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Sudanese-American Physicians respond to Sudan crisis

Sudanese American Physicians Association (SAPA) responds to humanitarian needs of Sudan’s conflict


September 4, 2023

Health personnel at the Saudi hospital in Omdurman treat a newborn patient amidst Sudan's Conflict. (Credit: Omer Jay for SAPA)

“70 percent of hospitals and healthcare organizations are out of service in Sudan’s conflict zone – within Khartoum state and the Darfur areas. Across the conflict areas, there is a total of 89 hospitals and 62 are out of service completely. Some 19 hospitals were bombed or attacked by missiles,” says Mohamed Eisa, Secretary-General of the Sudanese American Physicians Association (SAPA), a 650-member strong non-profit founded in 2019.

Since the start of the April 15 power struggle in Sudan between two Sudanese generals–Abdel Fattah Burhan (head of the Sudanese military) and rival Mohammed Hamdan Dagalo (head of paramilitary Rapid Support Forces)–SAPA has supported the public health sector with staff incentives, and financial assistance to 2,437 healthcare professionals across Khartoum, Gezira, Port Sudan, South Darfur, and Kasala.

The U.N. Migration Agency reports nearly 700,000 Sudanese displaced, in addition to the 3.7 million existing IDPs. The power struggle, which continues to wage a bloody battle concentrated around the capital city of Khartoum and the Darfur region, is now a humanitarian crisis.

“Genocide is again underway in Darfur. Since 2003 it has never stopped. In the past months, over a thousand African Massalit have been murdered by the Arab ‘Rapid Support Forces,’ the renamed Janjaweed, still led by the murderous General Hemeti, who also controls much of Khartoum. Sudan needs a robust Chapter Seven UN Peacekeeping Force with a mandate to end the Sudanese civil war and Darfur genocide. The International Criminal Court should charge both General Hemeti and General Burhan with crimes against humanity and Genocide. The UN PKO should be mandated to arrest them and send them to the Hague for trial,” says Greg Stanton, Founding President of Genocide Watch. “The UN and its members must not get tired of preventing, stopping, and punishing genocide.”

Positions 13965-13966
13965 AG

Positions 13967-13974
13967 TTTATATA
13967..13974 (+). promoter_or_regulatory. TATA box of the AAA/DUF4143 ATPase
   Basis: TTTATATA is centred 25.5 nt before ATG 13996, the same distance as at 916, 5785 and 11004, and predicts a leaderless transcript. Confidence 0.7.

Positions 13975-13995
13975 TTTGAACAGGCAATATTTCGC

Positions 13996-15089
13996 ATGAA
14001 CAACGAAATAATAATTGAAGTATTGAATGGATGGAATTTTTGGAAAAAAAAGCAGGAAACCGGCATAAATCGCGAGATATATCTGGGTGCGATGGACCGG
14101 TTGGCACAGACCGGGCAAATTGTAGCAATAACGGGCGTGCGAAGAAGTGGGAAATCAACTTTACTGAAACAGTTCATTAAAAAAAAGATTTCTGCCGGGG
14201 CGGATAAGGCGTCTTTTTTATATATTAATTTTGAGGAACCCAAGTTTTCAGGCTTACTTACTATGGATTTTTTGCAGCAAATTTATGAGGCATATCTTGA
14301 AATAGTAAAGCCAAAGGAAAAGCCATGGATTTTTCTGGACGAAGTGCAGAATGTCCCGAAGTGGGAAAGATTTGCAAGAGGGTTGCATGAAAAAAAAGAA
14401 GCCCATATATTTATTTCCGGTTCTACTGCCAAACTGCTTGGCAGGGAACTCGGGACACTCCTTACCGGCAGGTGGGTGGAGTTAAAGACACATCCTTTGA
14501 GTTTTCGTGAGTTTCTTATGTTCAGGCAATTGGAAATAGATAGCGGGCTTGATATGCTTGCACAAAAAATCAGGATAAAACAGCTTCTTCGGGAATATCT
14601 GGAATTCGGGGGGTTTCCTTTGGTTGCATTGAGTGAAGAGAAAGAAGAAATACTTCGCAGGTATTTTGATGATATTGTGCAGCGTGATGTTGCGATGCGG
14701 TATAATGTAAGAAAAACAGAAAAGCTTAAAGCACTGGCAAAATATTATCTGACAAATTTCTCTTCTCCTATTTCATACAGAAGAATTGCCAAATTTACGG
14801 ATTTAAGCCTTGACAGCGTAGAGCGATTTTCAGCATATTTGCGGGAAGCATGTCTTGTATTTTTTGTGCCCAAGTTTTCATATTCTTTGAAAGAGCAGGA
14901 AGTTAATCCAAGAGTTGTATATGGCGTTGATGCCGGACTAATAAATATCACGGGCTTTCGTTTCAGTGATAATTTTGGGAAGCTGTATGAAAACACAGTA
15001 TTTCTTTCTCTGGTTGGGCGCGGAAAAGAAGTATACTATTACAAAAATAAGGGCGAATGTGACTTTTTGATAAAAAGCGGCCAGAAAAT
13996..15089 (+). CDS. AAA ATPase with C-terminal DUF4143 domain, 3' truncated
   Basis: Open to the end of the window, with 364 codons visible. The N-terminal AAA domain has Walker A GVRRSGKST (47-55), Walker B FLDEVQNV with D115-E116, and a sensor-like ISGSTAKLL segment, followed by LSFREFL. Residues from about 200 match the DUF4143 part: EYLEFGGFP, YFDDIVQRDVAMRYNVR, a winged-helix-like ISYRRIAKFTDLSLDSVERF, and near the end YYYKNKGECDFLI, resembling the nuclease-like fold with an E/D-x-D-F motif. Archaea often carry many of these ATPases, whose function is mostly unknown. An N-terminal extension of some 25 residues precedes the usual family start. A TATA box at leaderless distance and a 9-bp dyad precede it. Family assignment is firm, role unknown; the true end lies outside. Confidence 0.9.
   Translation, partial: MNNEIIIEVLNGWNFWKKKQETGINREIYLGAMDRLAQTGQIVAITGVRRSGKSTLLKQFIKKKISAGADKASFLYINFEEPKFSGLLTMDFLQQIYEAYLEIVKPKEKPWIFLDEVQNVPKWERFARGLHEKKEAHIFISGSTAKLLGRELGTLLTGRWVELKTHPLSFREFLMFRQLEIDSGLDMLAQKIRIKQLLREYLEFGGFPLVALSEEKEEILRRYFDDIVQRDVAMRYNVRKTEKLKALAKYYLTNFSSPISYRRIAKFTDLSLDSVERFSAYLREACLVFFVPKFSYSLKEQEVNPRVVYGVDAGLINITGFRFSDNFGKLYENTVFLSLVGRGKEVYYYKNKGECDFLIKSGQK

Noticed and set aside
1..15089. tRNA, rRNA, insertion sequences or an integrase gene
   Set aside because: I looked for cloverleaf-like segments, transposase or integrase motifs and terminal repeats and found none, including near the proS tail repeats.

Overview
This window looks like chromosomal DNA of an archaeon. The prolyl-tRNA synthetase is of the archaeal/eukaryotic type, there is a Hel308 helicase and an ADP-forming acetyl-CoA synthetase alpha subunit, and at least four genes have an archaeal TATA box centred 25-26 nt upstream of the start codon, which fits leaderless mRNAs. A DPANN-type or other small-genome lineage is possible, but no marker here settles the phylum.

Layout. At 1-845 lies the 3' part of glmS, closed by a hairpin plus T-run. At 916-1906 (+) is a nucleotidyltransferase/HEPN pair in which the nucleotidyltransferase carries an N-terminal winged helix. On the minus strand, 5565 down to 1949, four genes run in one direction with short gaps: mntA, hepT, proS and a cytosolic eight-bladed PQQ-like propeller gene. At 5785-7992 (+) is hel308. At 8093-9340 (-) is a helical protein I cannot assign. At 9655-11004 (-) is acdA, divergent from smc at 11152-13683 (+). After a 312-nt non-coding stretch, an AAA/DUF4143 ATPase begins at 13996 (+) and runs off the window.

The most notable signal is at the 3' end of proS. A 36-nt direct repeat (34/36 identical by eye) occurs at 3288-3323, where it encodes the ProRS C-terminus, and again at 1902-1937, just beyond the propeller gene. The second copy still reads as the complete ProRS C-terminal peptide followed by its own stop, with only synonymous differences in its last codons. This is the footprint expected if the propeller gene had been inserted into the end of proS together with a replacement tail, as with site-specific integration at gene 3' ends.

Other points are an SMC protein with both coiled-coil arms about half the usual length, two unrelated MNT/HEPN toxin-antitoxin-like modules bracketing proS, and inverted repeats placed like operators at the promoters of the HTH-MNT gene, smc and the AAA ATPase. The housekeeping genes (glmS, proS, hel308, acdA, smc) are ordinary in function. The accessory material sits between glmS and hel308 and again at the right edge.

Children, Women, and IDPs Caught in Sudan’s Conflict Zone

With three Interagency Emergency Health Kits (IEHK) delivered to Madani, Sudan’s second-largest city and the capital of the east-central Gezira state, SAPA plans another IEHK for Alnao Hospital and has ​​delivered two tons of medications and supplies to the hospital while awaiting the clearance of 40 tons of medical supplies now held off in Port Sudan.

SAPA has launched new healthcare facilities to lessen pressure on existing public health infrastructure. It provides dedicated healthcare support to Internally Displaced Persons (IDPs) and food provisions for doctors’ residences in five states.

Before the recent conflict, SAPA supported healthcare projects in Sudan forging partnerships with other NGOs and human rights organizations in the U.S. and globally. Since the start of the April conflict, SAPA’s all-volunteer Board of Directors expanded services with support from 30,000 individual donors from over 30 countries.

“SAPA has started services in Gezira where our largest operations are. We now have over 50 full-time staff employees and incentivized volunteers or part-timers,” says Eisa, who is a gastroenterologist and hepatologist based in Pittsburg (USA), and just returned from a month-long work in Khartoum.

Another SAPA member, now in Madani, assists with projects including a fully equipped Operating Room in Madani Teaching Hospital, the largest public hospital in Gezira state providing surgical capacities and patient care. SAPA’s oxygen generation plant in Singa – the second largest city southeast of Khartoum – fills 2,000 oxygen cylinders each month for clinics across the state.